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 DIALOGUE

 

 

 

JP / EN

 

 

 

Shunsuke Inada

 

Yoko Ueda

 

 

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Artist

 

Director

 

Q.

The two of you have worked in collaboration since last year's KANAZAWA FRINGE. Can you remember the impression or feelings you had of each other when you first met?

 

Yoko

 

We first met when I took part in a "special course" dinner party held at the restaurant called "Enso" that Shunsuke opened in Gifu prefecture. The course consisted of food favored by Shunsuke himself and was served comprehensively. Shunsuke also performed waiting duties and explained every dish placed in front of us. Everything from the madras chicken curry to the white keema curry were simply delicious. After all the excitement and discussing what eat dish was and how he made it, I remember my stomach bursting from eating so much (laughs). Although I had often heard rumors, actually watching Shunsuke gleefully talk about his love of cooking made me realize how much he likes food.

 

Ah yes, that special dinner party was colloquially known as the "perverted course" (laughs). I remember that you attended that dinner party through an introduction by Kanazawa-based ceramist Yudai Shii. Yoko is someone who has their own preferences but is flexible enough to enjoy trying new things, and these are traits I can definitely relate to. Furthermore, instead of keeping her enjoyment of food to herself she tries to find ways to share that enjoyment with others. This fine sense of balance has been helpful throughout the development of the "TEI-EN" project.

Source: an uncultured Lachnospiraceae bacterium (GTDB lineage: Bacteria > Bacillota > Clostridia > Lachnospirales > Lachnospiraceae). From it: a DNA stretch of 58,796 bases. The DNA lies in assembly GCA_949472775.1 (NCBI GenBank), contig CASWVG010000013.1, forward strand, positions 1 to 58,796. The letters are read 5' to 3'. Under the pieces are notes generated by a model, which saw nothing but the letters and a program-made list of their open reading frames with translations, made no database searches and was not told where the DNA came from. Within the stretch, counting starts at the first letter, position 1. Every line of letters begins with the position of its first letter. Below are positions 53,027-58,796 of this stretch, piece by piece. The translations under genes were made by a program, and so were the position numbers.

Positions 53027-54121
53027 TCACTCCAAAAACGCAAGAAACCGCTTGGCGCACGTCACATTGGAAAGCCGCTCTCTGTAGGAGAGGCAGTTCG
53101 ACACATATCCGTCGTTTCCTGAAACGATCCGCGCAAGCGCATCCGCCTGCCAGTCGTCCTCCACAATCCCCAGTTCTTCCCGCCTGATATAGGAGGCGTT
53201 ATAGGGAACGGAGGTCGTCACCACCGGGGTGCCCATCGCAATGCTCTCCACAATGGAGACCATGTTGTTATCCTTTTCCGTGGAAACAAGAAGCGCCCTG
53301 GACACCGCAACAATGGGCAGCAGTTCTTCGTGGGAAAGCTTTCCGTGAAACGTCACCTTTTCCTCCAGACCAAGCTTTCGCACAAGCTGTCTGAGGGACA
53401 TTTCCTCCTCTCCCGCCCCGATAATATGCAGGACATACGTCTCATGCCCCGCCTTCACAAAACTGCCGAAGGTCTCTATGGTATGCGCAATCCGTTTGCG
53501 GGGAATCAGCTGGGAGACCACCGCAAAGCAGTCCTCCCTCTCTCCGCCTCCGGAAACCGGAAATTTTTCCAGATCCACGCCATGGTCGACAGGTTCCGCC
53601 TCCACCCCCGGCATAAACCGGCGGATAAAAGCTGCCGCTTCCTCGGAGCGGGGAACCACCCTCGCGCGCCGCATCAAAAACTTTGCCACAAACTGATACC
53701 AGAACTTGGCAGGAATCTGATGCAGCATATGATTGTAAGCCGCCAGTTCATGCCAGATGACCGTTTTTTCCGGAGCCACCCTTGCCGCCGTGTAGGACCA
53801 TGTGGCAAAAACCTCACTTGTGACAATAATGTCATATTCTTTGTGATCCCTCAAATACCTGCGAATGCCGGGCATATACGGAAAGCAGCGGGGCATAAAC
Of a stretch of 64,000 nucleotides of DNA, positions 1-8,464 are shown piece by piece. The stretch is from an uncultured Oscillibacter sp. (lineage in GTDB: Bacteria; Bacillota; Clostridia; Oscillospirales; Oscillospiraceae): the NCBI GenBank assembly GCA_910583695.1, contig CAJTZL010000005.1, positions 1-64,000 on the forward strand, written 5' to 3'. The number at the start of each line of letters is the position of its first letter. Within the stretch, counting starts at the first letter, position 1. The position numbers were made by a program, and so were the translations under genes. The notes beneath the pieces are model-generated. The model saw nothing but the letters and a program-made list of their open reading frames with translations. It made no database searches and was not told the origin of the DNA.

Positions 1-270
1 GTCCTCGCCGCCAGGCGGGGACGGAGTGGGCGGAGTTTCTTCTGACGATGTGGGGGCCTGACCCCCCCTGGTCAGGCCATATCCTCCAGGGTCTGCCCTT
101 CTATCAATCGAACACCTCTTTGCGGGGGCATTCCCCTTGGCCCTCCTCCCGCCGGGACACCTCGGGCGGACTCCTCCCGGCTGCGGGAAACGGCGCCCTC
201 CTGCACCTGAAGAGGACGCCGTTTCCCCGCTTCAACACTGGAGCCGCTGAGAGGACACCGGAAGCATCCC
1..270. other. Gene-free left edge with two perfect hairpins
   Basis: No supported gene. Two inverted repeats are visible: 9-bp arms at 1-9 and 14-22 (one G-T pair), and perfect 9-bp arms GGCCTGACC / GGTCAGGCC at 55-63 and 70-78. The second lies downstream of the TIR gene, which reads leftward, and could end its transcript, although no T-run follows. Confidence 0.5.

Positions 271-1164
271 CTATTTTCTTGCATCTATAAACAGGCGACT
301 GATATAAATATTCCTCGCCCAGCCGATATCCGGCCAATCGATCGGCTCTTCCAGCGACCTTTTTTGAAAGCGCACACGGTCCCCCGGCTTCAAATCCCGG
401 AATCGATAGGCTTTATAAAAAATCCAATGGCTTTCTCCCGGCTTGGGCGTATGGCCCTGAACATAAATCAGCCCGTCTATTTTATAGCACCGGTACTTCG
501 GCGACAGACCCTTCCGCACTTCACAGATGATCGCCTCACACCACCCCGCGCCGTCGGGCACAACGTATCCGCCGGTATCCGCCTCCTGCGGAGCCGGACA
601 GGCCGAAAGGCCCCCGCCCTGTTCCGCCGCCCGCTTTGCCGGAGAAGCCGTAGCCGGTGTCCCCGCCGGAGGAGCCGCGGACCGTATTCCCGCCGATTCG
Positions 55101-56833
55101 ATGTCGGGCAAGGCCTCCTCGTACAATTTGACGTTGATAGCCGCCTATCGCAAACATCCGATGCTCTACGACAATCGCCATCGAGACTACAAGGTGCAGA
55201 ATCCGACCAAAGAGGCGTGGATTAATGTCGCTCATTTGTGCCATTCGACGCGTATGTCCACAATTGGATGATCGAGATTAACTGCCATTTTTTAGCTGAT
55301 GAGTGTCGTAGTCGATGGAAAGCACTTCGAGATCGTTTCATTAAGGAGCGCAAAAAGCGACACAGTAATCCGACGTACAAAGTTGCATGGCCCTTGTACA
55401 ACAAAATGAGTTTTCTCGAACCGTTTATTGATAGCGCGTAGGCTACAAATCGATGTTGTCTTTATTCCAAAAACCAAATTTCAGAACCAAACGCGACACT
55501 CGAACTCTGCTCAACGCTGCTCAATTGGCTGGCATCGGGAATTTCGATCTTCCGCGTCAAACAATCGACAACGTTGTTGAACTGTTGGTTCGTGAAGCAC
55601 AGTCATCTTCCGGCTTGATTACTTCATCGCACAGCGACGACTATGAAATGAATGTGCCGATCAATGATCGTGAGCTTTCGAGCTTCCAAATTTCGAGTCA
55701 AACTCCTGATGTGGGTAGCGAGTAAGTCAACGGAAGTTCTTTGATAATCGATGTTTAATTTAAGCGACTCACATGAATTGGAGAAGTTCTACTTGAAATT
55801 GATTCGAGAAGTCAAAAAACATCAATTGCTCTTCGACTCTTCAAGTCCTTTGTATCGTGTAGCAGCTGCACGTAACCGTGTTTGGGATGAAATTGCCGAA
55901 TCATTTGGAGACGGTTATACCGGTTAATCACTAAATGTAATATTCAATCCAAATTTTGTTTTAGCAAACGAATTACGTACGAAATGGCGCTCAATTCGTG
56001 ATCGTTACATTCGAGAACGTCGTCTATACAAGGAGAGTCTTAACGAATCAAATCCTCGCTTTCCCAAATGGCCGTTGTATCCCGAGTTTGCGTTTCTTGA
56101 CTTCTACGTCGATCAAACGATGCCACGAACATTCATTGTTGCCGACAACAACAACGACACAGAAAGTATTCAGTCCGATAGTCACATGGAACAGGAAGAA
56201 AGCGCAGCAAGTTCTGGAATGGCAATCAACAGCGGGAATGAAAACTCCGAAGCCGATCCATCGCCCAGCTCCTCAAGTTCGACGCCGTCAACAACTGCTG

Shunsuke

 

Q.

"Knowledge for enabling the enjoyment of food" is something you both feel is indispensable in the development of the "TEI-EN" project. The context of a New York chef who interprets Kanazawa cuisine in a "sincere yet misconstrued" manner is quite unusual. Wherever did the basis of this concept come from?

 

 

Yoko

 

My mother, who loves eating, gave me a thorough education on food when growing up. So when it came to considering the local cuisine of Kanazawa, as an adult who places such importance on food, I felt there was a uniform and predictable manner in which local cuisine is often exemplified and introduced. Local cuisine itself is the product of land, climate, and history, which seems obvious, but I found myself asking "isn’t there more to this than all these simplistic dishes?" I thought that Shunsuke, as someone with the ability to judge, verbalize, and actually cook food impartially, would definitely come up with some interesting ideas. This is why I approached him to ask if he would have a genuine attempt at the local cuisine of Kanazawa.

 

To begin with, I was surprised that what I was regularly doing (communicating) could be connected to art. The theme we developed this time is the "sincere yet misconstrued" and "diverse" approach to food resulting from respecting and enjoying food from other cultures. However, food only starts to look the part when combined with the right tableware. As such, someone indispensable in this year's project is ceramist Yudai Shii, who introduced the two of us. I think you could say that the cuisine of "TEI-EN" emerged through the inspiration from Yudai's highly original stoneware. While Yoko and I have the roles of "writer and cook" or "designer and producer", Yudai's role is simply to be himself through the ceramics he creates. I come up with some barely passable ideas, which are transformed into small possibilities through discussions with Yudai, Yoko pours fuel on it all, and before long it all unifies into some sort of relationship. It was sessions such as these that created this project.